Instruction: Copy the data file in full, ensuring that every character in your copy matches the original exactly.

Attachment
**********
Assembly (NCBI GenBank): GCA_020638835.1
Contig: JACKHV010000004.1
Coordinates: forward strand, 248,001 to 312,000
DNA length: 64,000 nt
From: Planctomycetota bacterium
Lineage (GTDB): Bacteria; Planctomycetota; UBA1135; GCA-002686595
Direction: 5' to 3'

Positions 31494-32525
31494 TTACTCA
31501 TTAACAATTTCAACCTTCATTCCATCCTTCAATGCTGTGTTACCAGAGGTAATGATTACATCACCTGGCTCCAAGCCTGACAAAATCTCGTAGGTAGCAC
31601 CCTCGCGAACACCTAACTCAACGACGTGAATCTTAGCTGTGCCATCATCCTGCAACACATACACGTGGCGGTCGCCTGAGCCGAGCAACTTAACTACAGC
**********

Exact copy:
Assembly (NCBI GenBank): GCA_020638835.1
Contig: JACKHV010000004.1
Coordinates: forward strand, 248,001 to 312,000
DNA length: 64,000 nt
From: Planctomycetota bacterium
Lineage (GTDB): Bacteria; Planctomycetota; UBA1135; GCA-002686595
Direction: 5' to 3'

Positions 31494-32525
31494 TTACTCA
31501 TTAACAATTTCAACCTTCATTCCATCCTTCAATGCTGTGTTACCAGAGGTAATGATTACATCACCTGGCTCCAAGCCTGACAAAATCTCGTAGGTAGCAC
31601 CCTCGCGAACACCTAACTCAACGACGTGAATCTTAGCTGTGCCATCATCCTGCAACACATACACGTGGCGGTCGCCTGAGCCGAGCAACTTAACTACAGC